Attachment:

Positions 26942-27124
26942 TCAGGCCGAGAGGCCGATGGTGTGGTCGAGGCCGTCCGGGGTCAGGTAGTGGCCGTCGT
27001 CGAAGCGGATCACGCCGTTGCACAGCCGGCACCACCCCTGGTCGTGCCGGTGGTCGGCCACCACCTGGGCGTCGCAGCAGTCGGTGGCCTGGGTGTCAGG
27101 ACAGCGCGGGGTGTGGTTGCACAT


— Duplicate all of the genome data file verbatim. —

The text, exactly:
Positions 26942-27124
26942 TCAGGCCGAGAGGCCGATGGTGTGGTCGAGGCCGTCCGGGGTCAGGTAGTGGCCGTCGT
27001 CGAAGCGGATCACGCCGTTGCACAGCCGGCACCACCCCTGGTCGTGCCGGTGGTCGGCCACCACCTGGGCGTCGCAGCAGTCGGTGGCCTGGGTGTCAGG
27101 ACAGCGCGGGGTGTGGTTGCACAT